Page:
THE FOREIGN SERVICE JOURNAL
Why USAID’s New Approach to
Development Assistance Is Stalled
BY THOMAS D I CHTER
uring the course of an indepen-
dent study financed indirectly
by the U.S. Agency for Inter-
national Development that
took me and my colleagues to 14 USAID
offices on three continents—with all but
three offices now located inside the U.S.
embassy grounds—it became clear how
insulated agency staff have become from
the countries in which they work. And this
is the case at a time when USAID is osten-
sibly committed to working more directly
with local organizations (and so begin-
ning the long-delayed process of “working
ourselves out of a job”).
TomDichter’s career in international development spans 50 years of life and work
in more than 60 developing countries. A Peace Corps Volunteer in Morocco in the
early 1960s and, much later, a Peace Corps country director in Yemen, he was vice
president of TechnoServe, a program officer at the Aga Khan Foundation in Geneva,
a researcher on development issues for the Hudson Institute and a consultant for many interna-
tional agencies, including the United Nations Development Program, the International Fund for
Agricultural Development, USAID, the Asian Development Bank and the World Bank, as well as
for the Austrian and Philippine governments. He is the author of
Despite Good Intentions: Why
Development Assistance to theThird World Has Failed
(University of Massachusetts Press, 2003)
and co-editor of
What’s Wrong with Microfinance?
(Practical Action Press, 2007).
Under former Administrator Rajiv
Shah’s USAID “Forward” reform program,
the agency set a goal of 30 percent of its
resources going to local organizations by
2015, including local governments, civil
society and firms in the private sector.
That goal was not met, and USAID now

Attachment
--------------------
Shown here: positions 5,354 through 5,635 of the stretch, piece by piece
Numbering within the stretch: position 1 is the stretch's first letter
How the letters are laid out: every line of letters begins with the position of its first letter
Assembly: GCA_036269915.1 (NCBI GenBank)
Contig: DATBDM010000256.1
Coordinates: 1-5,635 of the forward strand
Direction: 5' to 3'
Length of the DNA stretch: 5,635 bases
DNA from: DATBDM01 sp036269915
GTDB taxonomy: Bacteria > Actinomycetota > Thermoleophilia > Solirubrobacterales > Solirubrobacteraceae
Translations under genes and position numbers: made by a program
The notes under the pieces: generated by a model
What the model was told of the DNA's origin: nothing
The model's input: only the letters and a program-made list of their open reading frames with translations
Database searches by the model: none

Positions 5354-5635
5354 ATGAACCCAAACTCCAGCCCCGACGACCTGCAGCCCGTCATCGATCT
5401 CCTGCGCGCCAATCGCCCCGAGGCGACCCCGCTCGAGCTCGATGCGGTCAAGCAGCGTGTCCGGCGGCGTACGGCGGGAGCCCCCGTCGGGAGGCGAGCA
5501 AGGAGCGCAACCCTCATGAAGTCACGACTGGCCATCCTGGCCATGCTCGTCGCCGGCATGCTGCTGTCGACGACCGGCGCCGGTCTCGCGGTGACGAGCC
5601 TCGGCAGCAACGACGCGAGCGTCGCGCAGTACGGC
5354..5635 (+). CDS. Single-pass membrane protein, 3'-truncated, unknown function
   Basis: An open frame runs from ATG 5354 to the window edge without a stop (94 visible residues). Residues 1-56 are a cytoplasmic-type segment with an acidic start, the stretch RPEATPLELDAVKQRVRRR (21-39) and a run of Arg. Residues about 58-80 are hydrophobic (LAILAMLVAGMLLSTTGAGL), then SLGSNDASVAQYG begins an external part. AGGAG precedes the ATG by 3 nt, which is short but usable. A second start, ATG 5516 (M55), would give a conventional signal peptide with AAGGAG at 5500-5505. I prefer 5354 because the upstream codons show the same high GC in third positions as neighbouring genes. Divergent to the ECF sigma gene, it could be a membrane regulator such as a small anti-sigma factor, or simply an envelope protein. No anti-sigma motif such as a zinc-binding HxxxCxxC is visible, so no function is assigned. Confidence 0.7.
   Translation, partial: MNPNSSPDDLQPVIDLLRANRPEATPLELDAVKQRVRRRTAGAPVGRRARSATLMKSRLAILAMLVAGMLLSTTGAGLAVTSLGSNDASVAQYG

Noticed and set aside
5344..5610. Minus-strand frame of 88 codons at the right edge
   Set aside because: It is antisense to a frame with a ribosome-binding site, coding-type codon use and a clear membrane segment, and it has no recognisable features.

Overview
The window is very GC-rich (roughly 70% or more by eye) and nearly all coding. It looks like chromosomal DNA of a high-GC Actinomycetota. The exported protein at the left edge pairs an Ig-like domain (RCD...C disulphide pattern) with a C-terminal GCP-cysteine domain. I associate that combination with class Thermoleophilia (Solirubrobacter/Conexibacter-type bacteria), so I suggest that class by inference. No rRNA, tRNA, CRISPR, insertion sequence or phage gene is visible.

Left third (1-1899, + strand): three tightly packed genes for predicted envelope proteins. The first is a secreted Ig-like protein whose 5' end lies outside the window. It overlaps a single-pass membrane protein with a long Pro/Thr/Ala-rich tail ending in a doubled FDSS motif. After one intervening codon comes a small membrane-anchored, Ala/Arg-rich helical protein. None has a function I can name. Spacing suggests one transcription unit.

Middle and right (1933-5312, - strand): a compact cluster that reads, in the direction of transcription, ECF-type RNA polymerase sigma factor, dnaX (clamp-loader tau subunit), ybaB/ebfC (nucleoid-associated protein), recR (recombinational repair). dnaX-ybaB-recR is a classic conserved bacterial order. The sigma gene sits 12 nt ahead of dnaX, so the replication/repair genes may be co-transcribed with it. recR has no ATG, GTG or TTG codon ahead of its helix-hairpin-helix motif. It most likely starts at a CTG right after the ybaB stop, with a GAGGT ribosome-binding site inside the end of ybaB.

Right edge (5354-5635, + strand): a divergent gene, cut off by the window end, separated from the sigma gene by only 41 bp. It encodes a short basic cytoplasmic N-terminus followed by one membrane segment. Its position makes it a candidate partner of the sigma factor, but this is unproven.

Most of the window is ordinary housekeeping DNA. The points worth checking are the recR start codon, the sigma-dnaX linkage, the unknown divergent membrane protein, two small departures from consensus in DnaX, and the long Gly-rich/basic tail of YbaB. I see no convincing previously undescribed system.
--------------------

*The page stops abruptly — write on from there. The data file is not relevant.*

refers to it as merely “aspirational.”
Besides the intention to redirect the
flow of money, the core of the Forward
agenda was a commitment to what was
called “local solutions” (now called
localworks) aimed at the establishment
of “close, personal working relationships”
with local governments, civil society and
the private sector. That commitment has
gained very little traction, despite the good
USAID’s growing isolation from the
countries it seeks to help leads to frustra-
tion on the part of many of its best people,
as well as engendering some disdain for
the “locals” who are less and less under-
stood. USAID needs to examine in depth
the various causes of this counterproduc-
tive trend. In the following discussion
of highlights from our findings, I outline
the problems and present some possible
Isolation and Frustration
In the overseas missions we visited,
with rare exception, USAID’s American
personnel formed very fewmeaning-
ful local relationships and tended to be
uninformed or misinformed about local
organizations and trends. Outside key
government ministries and well known
capital city–based organizations, they
had limited knowledge of who was who,
or what was going on in the rural areas—
not to mention an understanding of the
nuances of culture and social structure,
and the ways in which these affect the
country’s political economy.
Moving from post to post every three
or four years, USAID’s American person-
nel tend to make assumptions based on
past reports, talking with colleagues in
other aid agencies or interacting with a
few “usual suspects” in the capital cities.
Enthusiastic and bright new staff often
talked to us about their frustration.
Typical was this lament from a young
A black Chrysler pulls out of the gate of the U.S. embassy compound in Rabat followed
by a security detail in an SUV. My Moroccan colleague and I are walking down a public
sidewalk when a city policeman holds up his hand and signals us to stop while the two cars
pass. After they do, we start walking again, but the policeman waves us away.
“I’m sorry, but you cannot go this way,” he says.
“Why not?” we ask. He replies that the U.S. embassy does not allow walking on the part
of the street that faces the embassy gate.
(This is our country!),” my Moroccan colleague shouts. But the policeman has
his orders. He smiles apologetically and waves us to another street.